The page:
US hospitals turn down remdesivir, limit use to sickest coronavirus patients

WION Web Team
Washington, DC, United States of America Updated: Sep 12, 2020, 07:11 PM(IST)

An ampule of remdesivir is pictured during a news conference at the University Hospital Eppendorf (UKE) in Hamburg, Germany, April 8, 2020, as the spread of coronavirus disease (COVID-19) continues Photograph:( Reuters )

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The Department of Health and Human Services (HHS) confirmed on Friday that some hospitals are still buying the Gilead Sciences GILD.O medicine to build inventory in case the pandemic accelerates over the winter. But current supplies are adequate, in part because they are limiting use to severely ill patients.

Hospitals in the United States have turned down about a third of their allocated supplies of the Covid-19 drug remdesivir since July as need for the costly antiviral wanes.

The Department of Health and Human Services (HHS) confirmed on Friday that some hospitals are still buying the Gilead Sciences GILD.O medicine to build inventory in case the pandemic accelerates over the winter. But current supplies are adequate, in part because they are limiting use to severely ill patients.

Between July 6 and September 8, state and territory public health systems reportedly accepted about 72% of the remdesivir they were offered. Hospitals in turn purchased only about two-thirds of what states and territories accepted.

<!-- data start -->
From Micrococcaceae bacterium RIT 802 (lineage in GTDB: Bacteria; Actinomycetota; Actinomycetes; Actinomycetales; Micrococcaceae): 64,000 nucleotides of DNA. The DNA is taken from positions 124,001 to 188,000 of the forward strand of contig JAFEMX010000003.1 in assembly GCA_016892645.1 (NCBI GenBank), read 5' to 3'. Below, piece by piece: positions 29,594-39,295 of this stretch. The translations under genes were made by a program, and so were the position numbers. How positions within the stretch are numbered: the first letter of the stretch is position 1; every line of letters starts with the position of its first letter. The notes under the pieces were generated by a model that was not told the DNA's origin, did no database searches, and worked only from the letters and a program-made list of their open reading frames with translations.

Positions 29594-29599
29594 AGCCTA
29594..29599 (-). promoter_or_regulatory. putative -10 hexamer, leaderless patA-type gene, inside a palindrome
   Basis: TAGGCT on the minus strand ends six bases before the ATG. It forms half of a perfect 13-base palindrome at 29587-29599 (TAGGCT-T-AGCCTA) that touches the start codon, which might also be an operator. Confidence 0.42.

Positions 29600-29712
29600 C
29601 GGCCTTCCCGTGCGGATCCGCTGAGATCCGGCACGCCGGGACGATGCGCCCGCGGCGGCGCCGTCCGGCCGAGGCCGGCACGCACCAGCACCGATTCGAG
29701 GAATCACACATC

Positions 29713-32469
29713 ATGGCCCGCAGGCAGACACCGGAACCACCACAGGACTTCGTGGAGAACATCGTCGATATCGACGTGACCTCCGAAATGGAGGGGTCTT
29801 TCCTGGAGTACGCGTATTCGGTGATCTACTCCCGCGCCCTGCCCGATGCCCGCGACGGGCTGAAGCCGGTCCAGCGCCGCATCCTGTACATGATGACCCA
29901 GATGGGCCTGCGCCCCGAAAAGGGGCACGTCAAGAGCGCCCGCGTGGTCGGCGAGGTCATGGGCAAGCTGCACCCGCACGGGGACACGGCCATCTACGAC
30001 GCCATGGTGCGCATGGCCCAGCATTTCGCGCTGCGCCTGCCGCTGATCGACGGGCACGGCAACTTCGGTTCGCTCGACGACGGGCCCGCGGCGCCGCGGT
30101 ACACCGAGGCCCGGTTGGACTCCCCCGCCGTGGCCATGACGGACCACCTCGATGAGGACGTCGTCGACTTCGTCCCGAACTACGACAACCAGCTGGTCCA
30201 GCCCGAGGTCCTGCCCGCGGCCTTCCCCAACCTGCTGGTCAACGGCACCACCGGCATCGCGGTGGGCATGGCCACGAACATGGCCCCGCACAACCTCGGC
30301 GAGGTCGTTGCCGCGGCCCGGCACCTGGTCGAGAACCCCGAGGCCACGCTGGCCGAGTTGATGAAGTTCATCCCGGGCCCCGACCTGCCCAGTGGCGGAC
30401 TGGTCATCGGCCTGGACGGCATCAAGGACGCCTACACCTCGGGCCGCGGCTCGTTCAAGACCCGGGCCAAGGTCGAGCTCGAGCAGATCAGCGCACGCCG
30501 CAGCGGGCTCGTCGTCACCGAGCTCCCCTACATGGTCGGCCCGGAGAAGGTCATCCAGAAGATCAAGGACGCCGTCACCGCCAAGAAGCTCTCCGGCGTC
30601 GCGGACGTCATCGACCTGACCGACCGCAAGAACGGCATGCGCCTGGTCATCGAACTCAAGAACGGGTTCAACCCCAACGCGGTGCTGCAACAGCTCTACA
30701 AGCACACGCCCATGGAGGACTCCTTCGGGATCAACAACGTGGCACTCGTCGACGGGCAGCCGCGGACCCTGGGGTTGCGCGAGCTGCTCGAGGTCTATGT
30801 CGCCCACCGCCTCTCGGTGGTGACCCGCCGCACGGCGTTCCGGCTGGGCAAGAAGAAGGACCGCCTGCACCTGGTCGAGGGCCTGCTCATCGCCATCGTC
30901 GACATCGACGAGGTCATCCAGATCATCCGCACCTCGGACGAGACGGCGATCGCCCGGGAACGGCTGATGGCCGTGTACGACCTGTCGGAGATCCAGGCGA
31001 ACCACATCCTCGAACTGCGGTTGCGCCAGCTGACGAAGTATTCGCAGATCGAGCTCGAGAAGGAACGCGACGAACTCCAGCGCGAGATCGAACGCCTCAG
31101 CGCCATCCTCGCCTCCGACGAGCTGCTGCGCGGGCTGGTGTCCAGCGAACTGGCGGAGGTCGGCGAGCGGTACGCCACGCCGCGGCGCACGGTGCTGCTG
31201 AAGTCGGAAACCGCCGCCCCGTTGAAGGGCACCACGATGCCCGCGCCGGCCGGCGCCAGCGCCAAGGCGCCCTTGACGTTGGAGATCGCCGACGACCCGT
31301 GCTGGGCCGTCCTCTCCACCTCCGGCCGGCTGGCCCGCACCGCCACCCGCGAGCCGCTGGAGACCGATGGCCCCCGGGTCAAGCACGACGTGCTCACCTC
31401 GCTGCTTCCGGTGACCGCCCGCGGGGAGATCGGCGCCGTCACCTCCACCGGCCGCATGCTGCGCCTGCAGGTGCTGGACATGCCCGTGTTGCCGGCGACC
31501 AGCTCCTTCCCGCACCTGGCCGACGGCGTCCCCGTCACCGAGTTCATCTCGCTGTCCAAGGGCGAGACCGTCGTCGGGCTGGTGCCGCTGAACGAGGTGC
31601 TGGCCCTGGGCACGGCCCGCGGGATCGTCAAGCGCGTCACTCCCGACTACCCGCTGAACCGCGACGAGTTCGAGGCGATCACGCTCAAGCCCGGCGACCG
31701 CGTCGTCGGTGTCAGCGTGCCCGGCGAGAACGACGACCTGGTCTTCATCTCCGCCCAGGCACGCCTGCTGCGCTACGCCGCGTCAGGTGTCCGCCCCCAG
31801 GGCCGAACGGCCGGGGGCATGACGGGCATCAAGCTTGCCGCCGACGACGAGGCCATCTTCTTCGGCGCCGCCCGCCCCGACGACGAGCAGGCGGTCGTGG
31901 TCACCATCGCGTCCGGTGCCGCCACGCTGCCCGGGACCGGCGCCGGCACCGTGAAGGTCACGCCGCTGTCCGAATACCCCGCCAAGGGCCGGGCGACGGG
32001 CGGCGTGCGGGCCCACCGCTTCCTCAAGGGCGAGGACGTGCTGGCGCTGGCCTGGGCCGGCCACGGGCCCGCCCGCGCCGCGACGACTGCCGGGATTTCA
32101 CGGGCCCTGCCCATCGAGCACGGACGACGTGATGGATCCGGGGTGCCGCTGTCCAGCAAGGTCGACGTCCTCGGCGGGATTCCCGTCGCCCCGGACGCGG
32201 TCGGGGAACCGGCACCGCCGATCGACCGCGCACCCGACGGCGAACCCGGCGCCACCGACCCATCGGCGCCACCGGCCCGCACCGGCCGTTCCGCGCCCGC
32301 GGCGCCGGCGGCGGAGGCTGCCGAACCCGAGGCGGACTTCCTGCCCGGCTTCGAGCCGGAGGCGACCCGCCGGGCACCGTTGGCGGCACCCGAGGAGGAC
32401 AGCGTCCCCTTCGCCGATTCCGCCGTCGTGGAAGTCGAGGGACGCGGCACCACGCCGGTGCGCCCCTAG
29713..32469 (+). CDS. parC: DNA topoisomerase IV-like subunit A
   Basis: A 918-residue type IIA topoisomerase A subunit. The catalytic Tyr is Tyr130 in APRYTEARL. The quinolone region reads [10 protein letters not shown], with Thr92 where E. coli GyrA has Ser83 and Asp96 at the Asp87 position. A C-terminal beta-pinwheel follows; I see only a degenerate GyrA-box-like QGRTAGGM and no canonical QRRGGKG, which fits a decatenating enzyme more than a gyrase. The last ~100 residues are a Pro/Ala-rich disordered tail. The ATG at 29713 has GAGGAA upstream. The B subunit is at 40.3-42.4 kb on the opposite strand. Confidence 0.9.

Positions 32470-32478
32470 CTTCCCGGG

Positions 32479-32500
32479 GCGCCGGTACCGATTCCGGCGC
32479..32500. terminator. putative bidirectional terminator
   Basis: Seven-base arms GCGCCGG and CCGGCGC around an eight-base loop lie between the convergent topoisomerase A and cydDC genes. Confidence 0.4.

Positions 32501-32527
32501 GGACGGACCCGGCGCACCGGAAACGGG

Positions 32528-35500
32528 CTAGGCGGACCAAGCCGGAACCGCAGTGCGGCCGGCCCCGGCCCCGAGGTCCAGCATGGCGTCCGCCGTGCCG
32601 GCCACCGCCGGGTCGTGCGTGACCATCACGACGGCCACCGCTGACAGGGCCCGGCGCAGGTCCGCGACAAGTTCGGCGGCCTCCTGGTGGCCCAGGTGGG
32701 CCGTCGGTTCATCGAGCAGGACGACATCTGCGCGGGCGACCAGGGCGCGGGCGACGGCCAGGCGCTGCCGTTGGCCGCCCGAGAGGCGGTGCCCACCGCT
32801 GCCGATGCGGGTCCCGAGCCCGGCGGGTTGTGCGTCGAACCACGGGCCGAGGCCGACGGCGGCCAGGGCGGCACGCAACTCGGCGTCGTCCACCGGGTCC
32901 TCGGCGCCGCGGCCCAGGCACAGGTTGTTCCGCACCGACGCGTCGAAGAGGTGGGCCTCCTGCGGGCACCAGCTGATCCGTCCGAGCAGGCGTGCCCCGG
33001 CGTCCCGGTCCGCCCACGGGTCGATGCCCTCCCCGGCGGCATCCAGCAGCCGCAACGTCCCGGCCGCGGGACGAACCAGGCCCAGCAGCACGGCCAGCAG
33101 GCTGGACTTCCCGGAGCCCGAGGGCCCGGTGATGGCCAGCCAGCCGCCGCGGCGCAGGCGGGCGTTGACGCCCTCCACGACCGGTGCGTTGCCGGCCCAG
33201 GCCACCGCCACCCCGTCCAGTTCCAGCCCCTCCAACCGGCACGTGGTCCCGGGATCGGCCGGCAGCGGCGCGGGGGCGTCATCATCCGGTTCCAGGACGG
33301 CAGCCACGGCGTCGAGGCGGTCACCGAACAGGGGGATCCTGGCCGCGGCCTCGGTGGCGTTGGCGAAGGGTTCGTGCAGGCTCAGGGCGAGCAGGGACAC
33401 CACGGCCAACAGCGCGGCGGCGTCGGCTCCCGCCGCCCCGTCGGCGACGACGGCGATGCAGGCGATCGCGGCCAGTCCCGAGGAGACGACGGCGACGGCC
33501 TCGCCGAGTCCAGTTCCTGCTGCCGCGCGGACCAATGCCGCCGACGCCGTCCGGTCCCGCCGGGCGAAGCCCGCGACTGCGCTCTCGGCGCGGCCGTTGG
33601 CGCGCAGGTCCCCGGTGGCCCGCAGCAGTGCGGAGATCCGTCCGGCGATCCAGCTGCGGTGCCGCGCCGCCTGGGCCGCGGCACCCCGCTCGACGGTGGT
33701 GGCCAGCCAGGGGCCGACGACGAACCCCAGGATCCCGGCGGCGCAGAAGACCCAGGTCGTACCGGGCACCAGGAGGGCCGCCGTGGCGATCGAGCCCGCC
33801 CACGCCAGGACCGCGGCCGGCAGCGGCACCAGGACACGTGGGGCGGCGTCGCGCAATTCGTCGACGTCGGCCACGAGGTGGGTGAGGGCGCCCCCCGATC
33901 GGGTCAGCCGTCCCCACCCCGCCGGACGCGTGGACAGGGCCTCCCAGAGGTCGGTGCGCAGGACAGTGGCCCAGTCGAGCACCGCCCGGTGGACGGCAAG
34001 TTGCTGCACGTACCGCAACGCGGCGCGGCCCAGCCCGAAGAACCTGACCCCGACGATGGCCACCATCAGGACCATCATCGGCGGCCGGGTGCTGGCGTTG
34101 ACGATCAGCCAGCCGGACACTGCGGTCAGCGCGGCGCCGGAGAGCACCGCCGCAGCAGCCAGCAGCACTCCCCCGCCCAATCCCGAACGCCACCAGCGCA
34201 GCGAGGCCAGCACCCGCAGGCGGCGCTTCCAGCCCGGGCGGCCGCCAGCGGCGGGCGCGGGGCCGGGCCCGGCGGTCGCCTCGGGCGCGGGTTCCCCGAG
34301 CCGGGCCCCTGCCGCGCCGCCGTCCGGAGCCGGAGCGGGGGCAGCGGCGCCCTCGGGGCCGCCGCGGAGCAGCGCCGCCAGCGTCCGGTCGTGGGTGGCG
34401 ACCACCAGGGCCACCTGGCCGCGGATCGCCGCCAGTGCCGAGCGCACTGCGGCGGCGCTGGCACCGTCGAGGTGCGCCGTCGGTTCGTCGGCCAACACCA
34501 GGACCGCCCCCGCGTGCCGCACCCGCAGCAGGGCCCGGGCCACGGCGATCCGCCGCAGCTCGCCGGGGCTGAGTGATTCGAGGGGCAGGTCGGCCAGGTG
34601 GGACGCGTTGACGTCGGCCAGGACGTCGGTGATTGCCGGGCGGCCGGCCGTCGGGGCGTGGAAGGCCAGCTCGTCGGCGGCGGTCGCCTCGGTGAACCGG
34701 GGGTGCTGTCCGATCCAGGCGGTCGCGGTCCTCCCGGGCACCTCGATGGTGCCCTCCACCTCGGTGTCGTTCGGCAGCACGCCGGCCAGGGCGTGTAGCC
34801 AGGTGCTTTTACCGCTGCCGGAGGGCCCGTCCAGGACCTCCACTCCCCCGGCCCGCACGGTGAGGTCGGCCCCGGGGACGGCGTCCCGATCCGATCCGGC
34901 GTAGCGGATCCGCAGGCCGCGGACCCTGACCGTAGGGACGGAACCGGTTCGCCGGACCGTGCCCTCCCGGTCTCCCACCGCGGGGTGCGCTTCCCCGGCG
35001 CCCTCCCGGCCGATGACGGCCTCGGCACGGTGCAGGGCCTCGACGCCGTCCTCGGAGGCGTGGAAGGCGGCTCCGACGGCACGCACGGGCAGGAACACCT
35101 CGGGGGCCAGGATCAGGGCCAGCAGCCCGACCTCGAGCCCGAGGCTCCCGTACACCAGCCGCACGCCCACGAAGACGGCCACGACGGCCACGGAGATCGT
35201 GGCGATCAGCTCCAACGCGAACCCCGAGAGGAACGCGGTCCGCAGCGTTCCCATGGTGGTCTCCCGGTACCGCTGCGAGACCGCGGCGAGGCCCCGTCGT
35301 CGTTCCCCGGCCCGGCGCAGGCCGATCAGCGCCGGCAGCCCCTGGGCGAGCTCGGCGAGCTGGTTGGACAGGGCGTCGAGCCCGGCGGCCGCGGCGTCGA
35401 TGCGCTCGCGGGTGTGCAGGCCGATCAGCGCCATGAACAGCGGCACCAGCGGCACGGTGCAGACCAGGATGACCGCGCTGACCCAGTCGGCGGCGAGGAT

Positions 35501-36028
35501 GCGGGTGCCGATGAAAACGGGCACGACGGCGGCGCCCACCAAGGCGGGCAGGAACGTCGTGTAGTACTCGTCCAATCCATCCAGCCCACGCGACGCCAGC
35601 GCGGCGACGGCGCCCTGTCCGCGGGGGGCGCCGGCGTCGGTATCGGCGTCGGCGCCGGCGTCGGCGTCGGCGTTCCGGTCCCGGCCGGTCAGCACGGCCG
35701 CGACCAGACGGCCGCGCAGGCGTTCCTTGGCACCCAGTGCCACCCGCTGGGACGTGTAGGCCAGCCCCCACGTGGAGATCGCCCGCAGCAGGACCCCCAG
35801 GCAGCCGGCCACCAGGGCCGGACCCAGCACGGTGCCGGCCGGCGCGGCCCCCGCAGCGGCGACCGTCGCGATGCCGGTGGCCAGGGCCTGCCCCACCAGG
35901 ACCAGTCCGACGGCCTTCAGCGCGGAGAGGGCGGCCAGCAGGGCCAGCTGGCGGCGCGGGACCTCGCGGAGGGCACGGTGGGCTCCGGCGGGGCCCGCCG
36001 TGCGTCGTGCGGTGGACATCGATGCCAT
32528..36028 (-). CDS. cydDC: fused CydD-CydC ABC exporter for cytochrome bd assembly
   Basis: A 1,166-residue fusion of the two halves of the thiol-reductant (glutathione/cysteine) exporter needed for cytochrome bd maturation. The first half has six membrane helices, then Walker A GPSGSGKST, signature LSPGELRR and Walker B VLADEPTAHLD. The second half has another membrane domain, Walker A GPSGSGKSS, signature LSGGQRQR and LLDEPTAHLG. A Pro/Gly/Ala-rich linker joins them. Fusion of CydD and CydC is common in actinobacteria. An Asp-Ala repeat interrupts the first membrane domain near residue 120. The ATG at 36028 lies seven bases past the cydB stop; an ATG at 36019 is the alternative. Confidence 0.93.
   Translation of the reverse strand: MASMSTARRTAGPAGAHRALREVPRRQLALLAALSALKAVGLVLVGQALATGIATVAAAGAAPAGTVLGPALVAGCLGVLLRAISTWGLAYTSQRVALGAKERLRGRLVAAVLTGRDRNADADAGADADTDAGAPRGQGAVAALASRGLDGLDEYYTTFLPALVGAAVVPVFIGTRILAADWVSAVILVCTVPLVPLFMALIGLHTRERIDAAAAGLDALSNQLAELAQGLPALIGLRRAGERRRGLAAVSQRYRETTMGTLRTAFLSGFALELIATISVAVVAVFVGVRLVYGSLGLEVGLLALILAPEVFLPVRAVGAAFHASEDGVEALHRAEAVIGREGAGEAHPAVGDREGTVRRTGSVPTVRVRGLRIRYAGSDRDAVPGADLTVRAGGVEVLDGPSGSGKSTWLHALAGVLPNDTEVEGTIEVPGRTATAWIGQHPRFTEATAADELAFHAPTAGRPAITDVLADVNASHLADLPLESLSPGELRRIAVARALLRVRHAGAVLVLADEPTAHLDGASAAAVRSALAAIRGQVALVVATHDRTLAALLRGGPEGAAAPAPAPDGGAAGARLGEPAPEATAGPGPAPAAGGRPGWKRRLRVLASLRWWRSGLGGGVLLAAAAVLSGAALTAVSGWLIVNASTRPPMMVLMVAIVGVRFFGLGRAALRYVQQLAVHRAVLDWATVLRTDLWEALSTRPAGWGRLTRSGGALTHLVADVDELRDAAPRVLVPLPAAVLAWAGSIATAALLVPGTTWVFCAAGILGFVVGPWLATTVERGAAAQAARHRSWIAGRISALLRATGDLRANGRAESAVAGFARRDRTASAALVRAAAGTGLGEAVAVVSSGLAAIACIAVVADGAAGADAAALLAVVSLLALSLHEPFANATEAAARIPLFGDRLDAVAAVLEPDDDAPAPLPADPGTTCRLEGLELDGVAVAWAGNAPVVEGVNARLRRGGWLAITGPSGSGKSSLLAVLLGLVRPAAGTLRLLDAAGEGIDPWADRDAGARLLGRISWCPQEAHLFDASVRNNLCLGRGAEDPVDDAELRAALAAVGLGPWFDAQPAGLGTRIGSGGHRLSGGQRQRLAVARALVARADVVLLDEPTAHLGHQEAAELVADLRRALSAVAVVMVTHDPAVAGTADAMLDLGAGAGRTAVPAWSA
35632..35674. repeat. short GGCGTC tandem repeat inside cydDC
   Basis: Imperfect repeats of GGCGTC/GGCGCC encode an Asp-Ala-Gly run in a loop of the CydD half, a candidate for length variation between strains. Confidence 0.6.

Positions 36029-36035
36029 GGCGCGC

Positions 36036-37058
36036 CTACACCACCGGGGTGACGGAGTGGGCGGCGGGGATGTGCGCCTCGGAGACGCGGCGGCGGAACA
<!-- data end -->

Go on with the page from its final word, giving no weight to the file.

A surplus of remdesivir - which costs $3,120 for a 6-vial intravenous course - marks a turnaround from earlier in the pandemic, when supplies of the drug had fallen short of demand in some regions.

Government-led distribution of remdesivir will expire at the end of September. Hospitals said they have little information on availability after that.

Remdesivir was first authorised by the FDA in May for emergency use in COVID-19 patients hospitalised and on oxygen support after data showed it helped shorten hospital recovery time.

The agency last month expanded use to hospitalized patients who do not require oxygen support, based on data published in the JAMA medical journal showing that the drug provided a modest benefit for those patients.

There is no evidence that Covid-19 patients admitted to the hospital for a day or two due to an underlying health issue, like diabetes or high blood pressure, would benefit from the drug.

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